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Samizdata quote of the day

Something strange just happened. Parliament has asserted itself over the Government. It doesn’t occur very often, and I can’t remember the last time the government lost a vote on a foreign policy matter. I am reminded of Viscount Cranborne‘s famous mea culpa after having been rapped over the knuckles for exceeding his authority. Like him, the executive “rushed in, like an ill-trained spaniel”, only to be chastised by the master it had almost forgotten it had.

Of course, the matter is not settled by any means. Parliament may wake up hung over and remorseful, and I’m sure the spaniel will be prowling the darkened halls of power, looking for someone to sink its teeth into, but for once it feels like we’re in a parliamentary democracy rather than an elected dictatorship.

Richard Carey

18 comments to Samizdata quote of the day

  • Mr Ed

    So will Mr Cameron be surcharged for the fuel expended on sending RAF Typhoons to Cyprus? (Assuming that you can safely disregard the MoD blather about this not being connected with military action against Syria.)

    This is almost like an archaeological finding, a long-lost artefact, a time when Parliament had to be consulted and the opinion of Parliament mattered. The power is strictly political, not legal, but it is a power nonetheless. Parliament may still impeach, and this power ought to be tested not only on Ministers but bureaucrats as well, it might engender some humility and caution.

  • RRS

    Looks ok to me.

    No action without objective

    Have a vote (U.K. style)on objectives, not actions.

    Then determine actions to match objectives (as near as possible, with the least unfavorable “side-effects.”).

  • Paul Marks

    Sadly the American Congress does not get a say on peace or war.

    “But the Constitution says…”

    Sadly the Constitution effectively died when the Harvard Law School stopped concentrating on the text and the opinions of those who wrote the text – and moved to “precedent” and (worse) “sociological jurisprudence” instead.

    And that was a century ago.

    It is not only philosophy that the elite betrayed long ago – it was jurisprudence also.

    Indeed nothing in the humanities (the old “liberal arts”) has not been undermined by the “treason of the intellectuals”.

    And it this has very practical consequences.

    Such as moving the choice between peace and war away from the Legislative branch of government, to the Executive branch of government.

    In defiance of both the text of the Constitution (the old Common Law way of understanding a document) and the clearly expressed intentions of those who wrote the text (the Scots or Roman law way of understanding a document).

  • Rich Rostrom

    The government is the servant of Parliament.

    Parliament having chosen the government has no reason to “assert itself” against it.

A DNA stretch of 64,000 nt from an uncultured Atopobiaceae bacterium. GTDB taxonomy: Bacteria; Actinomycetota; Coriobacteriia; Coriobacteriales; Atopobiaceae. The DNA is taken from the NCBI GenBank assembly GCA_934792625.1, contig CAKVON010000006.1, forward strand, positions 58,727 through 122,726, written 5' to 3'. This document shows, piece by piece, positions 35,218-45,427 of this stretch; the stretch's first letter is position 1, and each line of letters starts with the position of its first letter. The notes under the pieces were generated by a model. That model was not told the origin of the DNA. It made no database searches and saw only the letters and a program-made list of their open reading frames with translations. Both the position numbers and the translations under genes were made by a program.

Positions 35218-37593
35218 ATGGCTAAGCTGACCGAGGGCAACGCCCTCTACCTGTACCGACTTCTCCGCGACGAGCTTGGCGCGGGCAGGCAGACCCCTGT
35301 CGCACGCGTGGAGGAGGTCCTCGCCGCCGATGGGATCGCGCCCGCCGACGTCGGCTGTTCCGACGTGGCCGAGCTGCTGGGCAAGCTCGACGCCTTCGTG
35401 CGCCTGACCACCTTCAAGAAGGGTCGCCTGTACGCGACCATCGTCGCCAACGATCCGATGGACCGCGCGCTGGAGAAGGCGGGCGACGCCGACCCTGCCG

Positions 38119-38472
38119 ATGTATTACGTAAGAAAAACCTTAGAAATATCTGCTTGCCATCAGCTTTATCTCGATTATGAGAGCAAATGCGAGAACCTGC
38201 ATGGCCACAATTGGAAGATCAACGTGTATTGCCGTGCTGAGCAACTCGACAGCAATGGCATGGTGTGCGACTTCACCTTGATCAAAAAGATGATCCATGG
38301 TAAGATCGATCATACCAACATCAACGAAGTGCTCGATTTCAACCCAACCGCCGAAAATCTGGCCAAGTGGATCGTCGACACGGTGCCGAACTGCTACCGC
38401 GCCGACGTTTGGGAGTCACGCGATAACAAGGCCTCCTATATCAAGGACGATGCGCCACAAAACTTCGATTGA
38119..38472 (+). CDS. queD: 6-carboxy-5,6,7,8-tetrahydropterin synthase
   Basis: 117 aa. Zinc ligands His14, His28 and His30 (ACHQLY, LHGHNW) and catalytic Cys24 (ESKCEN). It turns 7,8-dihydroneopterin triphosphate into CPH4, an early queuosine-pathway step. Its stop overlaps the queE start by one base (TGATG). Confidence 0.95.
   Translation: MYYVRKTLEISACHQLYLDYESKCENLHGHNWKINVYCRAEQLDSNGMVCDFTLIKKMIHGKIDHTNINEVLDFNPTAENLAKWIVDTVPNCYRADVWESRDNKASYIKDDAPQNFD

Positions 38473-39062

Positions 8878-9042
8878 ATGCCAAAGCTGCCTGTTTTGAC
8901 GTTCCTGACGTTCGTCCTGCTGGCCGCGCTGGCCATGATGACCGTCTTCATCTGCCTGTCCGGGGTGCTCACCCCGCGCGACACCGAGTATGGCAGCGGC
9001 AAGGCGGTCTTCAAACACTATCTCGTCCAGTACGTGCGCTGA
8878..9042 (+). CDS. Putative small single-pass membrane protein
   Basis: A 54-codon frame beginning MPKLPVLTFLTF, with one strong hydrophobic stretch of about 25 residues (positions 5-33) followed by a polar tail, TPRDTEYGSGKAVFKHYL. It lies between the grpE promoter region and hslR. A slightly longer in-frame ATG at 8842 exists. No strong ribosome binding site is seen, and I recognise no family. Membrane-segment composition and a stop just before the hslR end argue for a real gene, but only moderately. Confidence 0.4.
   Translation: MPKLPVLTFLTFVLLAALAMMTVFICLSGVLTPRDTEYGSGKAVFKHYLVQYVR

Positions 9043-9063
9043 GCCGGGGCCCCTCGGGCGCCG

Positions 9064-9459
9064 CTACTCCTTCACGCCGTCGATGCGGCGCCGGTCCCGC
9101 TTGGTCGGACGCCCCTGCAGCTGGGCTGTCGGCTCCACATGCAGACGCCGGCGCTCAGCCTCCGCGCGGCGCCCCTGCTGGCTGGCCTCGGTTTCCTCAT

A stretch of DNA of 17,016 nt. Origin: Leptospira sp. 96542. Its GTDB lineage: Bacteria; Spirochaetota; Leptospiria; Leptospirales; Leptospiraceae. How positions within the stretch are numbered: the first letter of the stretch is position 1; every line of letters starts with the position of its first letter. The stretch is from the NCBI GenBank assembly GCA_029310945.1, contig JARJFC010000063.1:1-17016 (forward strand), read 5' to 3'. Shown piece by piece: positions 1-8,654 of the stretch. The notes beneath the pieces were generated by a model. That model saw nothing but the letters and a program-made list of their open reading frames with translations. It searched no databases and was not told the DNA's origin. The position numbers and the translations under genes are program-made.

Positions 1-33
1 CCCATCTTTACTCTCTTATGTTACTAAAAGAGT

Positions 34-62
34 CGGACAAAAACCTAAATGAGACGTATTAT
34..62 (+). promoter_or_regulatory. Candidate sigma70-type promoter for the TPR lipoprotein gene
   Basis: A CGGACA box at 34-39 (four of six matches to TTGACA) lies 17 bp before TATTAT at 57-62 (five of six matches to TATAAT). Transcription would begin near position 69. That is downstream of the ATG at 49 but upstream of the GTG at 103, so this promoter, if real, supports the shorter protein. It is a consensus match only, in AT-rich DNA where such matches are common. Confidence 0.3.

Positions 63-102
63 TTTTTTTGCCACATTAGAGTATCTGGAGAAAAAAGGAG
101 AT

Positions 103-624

• Laird

    Obama has just announced that he will seek the consent of Congress after all. Mirabile dictu. Charles Kratuhammer (a stalwart Republican, but not a consistent conservative) has (predictably) decried the switch in position, calling it “amateur hour” (as if that didn’t describe Obama’s entire soi-disant “foreign policy”) and asserting that it “looks like a president who boxed himself into a corner and is looking for a way out” (which it assuredly is, but Krauthammer seems to think that’s a bad thing). Perhaps Obama has come to the realization that unilateral action, as he originally conceived it, would violate both the War Powers Resolution and the Constitution, and would be an impeachable offence. More likely he is simply coming to the belated realization of just how unpopular the whole idea is with the general public.

    Reportedly the Senate will take up debate on the matter next week (not sure how that is possible, since Congress is in recess until September 10 and Obama has not called it back into session, but I guess Harry Reid can do whatever he likes), with the House taking it up the following week. With luck, by then enough time will have passed that the clamor in some quarters (mostly within the Obama administration itself, although certain Republican “leaders” have joined in) will have abated, and enough pressure will have been put on the rank and file members of Congress by the public, that the entire enterprise will be quietly abandoned. Fingers crossed!

  • Laird

    Rich Rostrum, do you really believe that?

  • Also, U.N. Independent International Commission of Inquiry claims it was the rebel forces who used the gas (which said forces confirm). The Obama administration says it was Assad. Whom to believe? Hmm, tough one, that.

  • Rich Rostrom

    Laird: my name is RostrOm. That’s the one thing I always complain about.

    Anyway. Yes. David Cameron is PM because a majority of MPs chose him (and Clegg for Deputy PM and the rest of the ministers). Who else did?

    Cameron named ministers as Leader of the Conservative Party, to which position he was named by a majority of Conservertive MPs – all members of the Conservative caucus having previously agreed to support the choice of the caucus majority. Clegg has the same authority for the Liberal Democrats.